Friday, May 9, 2014


Glencoe in the Scottish Highlands, a place I've stopped at many a time.

It is a truism that unless we maintain our cultural ties with our ancestors we will die, inwardly, in our hearts and our souls.  All around us men strive to sever this connection to our past and in so doing they end in killing within us our very roots, not to mention our sensitivity to beauty and to the truth,  keeping us lost in a sea of confusions and depression.

We must not consent to this.  We must keep a firm grip on our culture, the culture that was bequeathed to us by our ancient family.  Music, that balm of the soul, is one way in which to strengthen those ties, one way to bring peace to the mind and calm to the soul.

It is also true that music is a balm for the soul and ever there was a time when such balm is needed it is now.

As we are wont to do on occasion here at The Eye Witness we like to find recordings of the music of our past and to offer them for your consideration or, if you like, re-connect with our past. Troubled souls need this kind of nourishment.

We offer you now the lovely voice of Custer Larue singing the anonymous, centuries-old Scottish song In a Garden So Green.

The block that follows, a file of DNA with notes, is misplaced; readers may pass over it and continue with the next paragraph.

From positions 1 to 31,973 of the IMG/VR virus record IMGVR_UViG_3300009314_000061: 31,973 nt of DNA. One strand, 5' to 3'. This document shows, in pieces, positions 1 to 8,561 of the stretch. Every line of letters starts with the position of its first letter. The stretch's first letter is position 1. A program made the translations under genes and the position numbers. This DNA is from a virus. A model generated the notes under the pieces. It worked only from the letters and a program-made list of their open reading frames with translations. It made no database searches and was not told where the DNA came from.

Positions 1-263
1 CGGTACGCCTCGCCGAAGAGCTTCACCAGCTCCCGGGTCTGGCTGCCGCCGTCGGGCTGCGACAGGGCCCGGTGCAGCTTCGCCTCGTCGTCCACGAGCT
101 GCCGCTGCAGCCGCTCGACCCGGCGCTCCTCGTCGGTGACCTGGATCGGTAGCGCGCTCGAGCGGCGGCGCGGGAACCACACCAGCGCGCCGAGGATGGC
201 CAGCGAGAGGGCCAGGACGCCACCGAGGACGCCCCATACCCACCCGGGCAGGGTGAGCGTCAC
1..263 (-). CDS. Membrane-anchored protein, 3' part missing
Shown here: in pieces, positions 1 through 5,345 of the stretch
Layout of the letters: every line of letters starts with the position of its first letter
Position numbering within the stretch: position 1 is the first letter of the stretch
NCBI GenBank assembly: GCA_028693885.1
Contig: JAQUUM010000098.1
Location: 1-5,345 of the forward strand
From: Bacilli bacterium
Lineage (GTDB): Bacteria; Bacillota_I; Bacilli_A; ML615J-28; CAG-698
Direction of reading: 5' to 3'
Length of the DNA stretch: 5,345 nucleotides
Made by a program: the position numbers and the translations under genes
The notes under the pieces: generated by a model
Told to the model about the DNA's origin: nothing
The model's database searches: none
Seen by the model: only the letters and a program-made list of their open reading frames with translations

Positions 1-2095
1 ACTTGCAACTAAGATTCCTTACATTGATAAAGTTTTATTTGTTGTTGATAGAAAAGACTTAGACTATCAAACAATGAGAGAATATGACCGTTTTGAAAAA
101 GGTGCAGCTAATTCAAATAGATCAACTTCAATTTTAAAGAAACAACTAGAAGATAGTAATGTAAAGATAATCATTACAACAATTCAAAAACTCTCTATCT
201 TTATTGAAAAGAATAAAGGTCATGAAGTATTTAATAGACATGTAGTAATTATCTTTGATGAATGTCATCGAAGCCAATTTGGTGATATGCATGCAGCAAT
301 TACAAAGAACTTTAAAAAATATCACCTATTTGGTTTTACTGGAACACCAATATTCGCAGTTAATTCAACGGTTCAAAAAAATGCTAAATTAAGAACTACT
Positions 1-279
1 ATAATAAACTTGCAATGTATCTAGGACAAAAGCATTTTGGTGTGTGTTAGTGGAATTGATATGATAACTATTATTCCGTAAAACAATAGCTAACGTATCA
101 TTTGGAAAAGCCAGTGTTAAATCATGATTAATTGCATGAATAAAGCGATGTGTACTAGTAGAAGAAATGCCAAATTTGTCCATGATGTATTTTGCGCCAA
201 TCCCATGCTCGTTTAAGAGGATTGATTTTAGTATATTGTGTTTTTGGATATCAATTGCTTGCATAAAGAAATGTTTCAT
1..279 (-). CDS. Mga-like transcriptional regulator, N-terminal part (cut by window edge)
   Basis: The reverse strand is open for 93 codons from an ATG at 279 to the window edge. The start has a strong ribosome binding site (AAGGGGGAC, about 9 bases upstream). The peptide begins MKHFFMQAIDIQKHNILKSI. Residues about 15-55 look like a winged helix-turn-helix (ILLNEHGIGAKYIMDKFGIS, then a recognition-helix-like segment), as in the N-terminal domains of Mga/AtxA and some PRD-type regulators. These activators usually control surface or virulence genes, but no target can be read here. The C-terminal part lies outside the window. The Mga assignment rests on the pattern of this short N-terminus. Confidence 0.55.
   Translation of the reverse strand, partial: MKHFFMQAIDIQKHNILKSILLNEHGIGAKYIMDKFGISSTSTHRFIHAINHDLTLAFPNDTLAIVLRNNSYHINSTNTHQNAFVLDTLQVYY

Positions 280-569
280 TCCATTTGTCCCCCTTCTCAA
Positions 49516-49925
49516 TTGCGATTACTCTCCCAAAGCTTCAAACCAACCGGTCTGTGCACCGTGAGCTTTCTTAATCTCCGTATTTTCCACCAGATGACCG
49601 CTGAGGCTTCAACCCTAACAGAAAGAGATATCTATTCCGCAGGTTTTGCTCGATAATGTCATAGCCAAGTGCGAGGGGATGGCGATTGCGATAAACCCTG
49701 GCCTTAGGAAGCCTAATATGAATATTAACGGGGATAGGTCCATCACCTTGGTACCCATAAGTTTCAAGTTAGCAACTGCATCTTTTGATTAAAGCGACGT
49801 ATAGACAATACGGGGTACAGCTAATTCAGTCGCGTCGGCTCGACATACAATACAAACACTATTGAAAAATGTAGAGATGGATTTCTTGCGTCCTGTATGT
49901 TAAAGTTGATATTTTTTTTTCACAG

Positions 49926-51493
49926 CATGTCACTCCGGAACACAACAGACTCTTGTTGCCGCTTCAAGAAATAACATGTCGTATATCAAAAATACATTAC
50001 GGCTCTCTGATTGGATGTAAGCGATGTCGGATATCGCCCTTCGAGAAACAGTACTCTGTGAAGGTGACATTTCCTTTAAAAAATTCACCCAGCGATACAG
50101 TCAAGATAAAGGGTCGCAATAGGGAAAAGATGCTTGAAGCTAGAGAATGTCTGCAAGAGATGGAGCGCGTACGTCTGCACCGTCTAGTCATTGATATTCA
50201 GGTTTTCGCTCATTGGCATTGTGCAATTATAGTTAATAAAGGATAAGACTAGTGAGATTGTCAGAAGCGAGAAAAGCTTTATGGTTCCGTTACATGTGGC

Anonymous said...

What a fabulous picture. How I have dreamed of visiting the hills of Scotland!

Aged parent said...

If you ever travel to Scotland (a trip you won't regret) you will drive by this very spot if you travel the scenic road between Glasgow and Edinburgh. I've spent many a peaceful moments at that spot, eating a lunch or just enjoying the view.

aly said...

By far the best site on the www I've seen of late. So beautiful, so lovely, soothes a weary soul.

A Scot in heart only said...

Any chance you can post a phonetic pronunciaction of the word Glasgow? I know a wonderful young man who led the pro-life efforts in. Scotland. When he pronounces Glasgow it is nothing even close to how I was pronouncing it and he certainly laughed at my effort.

Hauntingly beautiful Scotland, how I love you.

Aged parent said...

A Scot in heart..

I've always heard it pronounced "Glazz go" every time I went there.

A. Scot at heart said...

I am glad I stopped by to check if you responded. I am at a loss then. But I do thank you for responding to my request.

Aged parent said...

A Scot:

Perhaps there is a Gaelic pronunciation I am not aware of.

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